One can be forgiven the narcissistic act of googling oneself when one is on vacation. Curiosity arises. There is ample free time. It has been a long while since I checked my Google search results, and checking such things is a necessary act of personal hygiene in the digital age. If people ask the Internet about me, what are they currently being told?
So I type “alan atkisson” into my phone’s browser to see what comes up.
Two surprises: (1) Google now serves up, as the first thing you see, a formatted profile of the person whose name you have searched for, if they have any kind of public presence. Google tells you who they are and what they do, before serving you the usual list of search results. (2) I have such a Google profile. And it isn’t “Sustainability expert” (my job for 30 years) or “Swedish international development official” (my current job).
It’s “Musical artist.”
It is difficult to know what to make of this result. I might have expected “Author”: my books have sold tens of thousands of copies, far more than my albums. In fact, for most of my life, I have thought of myself principally as a writer who happened to work as an organizational leader and advisor.
But Google says different.
On what basis has it made this surprising determination of my primary professional identity?
Definitely not income. Since 1988 (the year I started working in sustainability) my total revenues earned purely from music probably don’t add up to a single annual salary — in any profession.
Perhaps this surprising internet search result is a reflection of our global culture’s fascination with pop music and musical artistry generally. Google’s AI prioritized my lifetime of mostly-on-the-side activity as a singer, songwriter and guitarist because that’s what the world values most: musical entertainment.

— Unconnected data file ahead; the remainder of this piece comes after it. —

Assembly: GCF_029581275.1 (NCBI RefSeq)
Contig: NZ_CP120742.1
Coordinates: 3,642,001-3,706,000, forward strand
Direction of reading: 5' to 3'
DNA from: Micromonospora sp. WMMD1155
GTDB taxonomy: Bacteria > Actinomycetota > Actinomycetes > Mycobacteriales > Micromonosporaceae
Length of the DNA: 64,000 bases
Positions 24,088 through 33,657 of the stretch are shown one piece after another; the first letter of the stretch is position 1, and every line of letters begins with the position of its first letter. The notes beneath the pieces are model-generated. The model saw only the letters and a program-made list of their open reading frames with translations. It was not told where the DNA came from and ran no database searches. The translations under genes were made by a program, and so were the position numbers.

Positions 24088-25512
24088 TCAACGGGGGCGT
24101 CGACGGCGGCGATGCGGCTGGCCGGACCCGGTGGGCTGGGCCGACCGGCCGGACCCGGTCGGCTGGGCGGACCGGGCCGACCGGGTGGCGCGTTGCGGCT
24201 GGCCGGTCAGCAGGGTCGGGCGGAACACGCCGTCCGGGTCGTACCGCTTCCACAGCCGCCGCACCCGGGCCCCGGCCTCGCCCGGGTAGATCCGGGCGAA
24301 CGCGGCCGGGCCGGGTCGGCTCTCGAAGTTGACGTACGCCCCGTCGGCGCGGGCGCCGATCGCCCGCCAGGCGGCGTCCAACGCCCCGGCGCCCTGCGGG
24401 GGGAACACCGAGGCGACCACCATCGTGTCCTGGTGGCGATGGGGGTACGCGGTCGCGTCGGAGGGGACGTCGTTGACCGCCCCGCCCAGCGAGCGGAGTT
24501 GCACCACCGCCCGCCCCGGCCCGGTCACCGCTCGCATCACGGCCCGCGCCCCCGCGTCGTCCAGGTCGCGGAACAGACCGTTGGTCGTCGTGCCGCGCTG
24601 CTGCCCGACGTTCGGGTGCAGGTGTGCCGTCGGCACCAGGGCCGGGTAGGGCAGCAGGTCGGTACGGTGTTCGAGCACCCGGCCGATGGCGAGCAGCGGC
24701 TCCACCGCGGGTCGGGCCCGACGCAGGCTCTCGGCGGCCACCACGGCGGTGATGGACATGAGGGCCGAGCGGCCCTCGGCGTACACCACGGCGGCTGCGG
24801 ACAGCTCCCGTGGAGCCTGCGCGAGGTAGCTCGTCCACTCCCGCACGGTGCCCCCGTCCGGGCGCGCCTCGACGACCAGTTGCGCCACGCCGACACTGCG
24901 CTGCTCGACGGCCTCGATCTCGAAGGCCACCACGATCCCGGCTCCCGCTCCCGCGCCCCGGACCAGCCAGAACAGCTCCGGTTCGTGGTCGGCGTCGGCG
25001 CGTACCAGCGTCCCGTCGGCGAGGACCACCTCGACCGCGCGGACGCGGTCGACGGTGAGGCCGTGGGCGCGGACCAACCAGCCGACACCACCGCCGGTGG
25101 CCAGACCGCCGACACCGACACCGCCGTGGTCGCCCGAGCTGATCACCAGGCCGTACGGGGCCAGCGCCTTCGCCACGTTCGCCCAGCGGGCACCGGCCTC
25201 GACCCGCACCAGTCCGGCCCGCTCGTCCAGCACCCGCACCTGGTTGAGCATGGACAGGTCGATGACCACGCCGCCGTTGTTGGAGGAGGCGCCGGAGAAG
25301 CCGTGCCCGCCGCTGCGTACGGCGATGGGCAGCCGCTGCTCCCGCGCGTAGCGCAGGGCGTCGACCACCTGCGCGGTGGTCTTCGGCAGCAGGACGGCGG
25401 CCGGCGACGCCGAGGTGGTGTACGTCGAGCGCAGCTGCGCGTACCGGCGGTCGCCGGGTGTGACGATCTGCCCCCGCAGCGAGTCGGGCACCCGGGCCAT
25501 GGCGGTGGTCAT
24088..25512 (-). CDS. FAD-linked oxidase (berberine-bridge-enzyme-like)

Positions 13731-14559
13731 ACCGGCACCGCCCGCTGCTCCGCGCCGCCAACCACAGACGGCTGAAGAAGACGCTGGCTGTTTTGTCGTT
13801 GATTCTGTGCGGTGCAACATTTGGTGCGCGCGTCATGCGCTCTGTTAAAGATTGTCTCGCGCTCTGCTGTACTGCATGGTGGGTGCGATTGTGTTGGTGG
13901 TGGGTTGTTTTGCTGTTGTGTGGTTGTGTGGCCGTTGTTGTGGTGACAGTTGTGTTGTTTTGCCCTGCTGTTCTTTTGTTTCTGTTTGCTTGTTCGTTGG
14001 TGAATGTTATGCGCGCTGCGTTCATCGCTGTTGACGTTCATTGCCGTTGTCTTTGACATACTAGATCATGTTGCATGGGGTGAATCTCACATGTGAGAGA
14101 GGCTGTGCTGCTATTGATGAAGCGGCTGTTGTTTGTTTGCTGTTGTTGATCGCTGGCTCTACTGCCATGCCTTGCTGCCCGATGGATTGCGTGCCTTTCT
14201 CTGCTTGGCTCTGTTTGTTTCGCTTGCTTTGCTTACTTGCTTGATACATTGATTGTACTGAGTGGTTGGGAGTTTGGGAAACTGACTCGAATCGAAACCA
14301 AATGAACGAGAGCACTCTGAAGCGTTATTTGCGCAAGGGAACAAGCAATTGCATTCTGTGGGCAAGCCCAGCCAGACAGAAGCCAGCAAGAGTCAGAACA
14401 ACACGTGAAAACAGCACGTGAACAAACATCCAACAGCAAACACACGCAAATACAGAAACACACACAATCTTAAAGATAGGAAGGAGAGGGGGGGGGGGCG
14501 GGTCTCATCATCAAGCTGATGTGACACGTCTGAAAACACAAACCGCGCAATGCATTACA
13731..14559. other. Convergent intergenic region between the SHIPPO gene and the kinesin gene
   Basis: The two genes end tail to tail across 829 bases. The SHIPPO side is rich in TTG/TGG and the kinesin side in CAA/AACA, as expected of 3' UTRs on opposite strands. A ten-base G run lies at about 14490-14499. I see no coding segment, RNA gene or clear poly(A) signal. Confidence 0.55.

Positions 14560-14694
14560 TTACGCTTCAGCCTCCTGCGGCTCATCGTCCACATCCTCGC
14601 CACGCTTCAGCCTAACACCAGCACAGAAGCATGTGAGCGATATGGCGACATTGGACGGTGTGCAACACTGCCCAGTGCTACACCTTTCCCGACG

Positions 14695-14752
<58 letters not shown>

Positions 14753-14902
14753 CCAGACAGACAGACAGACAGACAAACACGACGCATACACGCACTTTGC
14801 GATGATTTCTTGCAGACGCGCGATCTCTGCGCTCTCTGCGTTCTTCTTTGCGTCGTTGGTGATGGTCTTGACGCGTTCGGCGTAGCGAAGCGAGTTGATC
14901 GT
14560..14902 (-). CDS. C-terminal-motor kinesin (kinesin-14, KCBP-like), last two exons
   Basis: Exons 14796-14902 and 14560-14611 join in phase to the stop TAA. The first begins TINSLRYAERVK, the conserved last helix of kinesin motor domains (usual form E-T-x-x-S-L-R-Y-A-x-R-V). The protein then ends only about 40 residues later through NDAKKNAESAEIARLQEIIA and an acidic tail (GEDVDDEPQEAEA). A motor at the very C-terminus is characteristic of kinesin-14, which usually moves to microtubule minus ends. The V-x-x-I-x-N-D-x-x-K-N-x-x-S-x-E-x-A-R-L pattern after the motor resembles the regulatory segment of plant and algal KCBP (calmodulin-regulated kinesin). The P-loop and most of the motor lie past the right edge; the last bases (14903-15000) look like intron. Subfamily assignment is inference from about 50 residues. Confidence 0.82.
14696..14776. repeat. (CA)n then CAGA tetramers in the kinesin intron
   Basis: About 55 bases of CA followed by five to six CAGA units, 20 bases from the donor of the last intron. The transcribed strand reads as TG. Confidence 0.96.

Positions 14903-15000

Consider this fact: based on the number of Google “hits” you get when you search on their names, Beyoncé and Ed Sheeran are nearly ten times more important than Antonio Guterres and Greta Thunberg. (I hope you know who the latter two are.)
Following this logic, with my six studio albums, a UN-recognized climate-change single (“Set the World Right Again”) and a very UN-y music video that is approaching 50,000 views (“We Love the SDGs”), I qualify as a “Musical artist.” So that is what gets prioritized by Google, despite the fact that sustainable development has been my professional focus for decades.
Not even being in the “International Sustainability Hall of Fame” is enough to bring that identity to the forefront in Google’s data-driven eyes, because sustainability is just nowhere near as important as music. (A search on “sustainability” gets nearly a billion Google hits, but “music” gets ten times that many.)
Of course, it could be that this is a message — something I should listen to the way people once listened to the Oracle of Delphi. Maybe the AI algorithms, in their all-knowing wisdom, have stared into the currents of the world and deduced something fundamental about me that I have failed to recognize in myself.
It is true (and I have written about this in my books) that I would never have been invited to certain key sustainability conferences and meetings early in my career were it not for the fact that I also played guitar. Later, even large companies and government agencies, for whom I worked as a senior advisor on economic or scientific issues, would occasionally insist that I also perform a song or two as part of my engagement with them. Often the inclusion of a musical interlude was a condition for getting certain speaking or consulting gigs. (On a few occasions, however, I also had to reassure a worried executive or government official that I was not going to sing unless explicitly asked to.)
Given all these reflections, I have decided to take Google’s message to heart and to consider it an honor – instead of a puzzlement – that the world’s greatest web search algorithm considers me to be, first and foremost, a Musical artist.
To be clear, I will not be changing jobs. Working at Sida, serving as Assistant Director-General of the Swedish International Development Cooperation Agency, is a true joy. Every day, I have the honor of leading a large department and contributing to the overall management of one of the world’s leading development organizations, working to finance and facilitate sustainable development. It’s an amazing “day job”.
But thanks to Google and its AI-powered oracle, I might start playing my guitar, and singing my songs, just a little more often.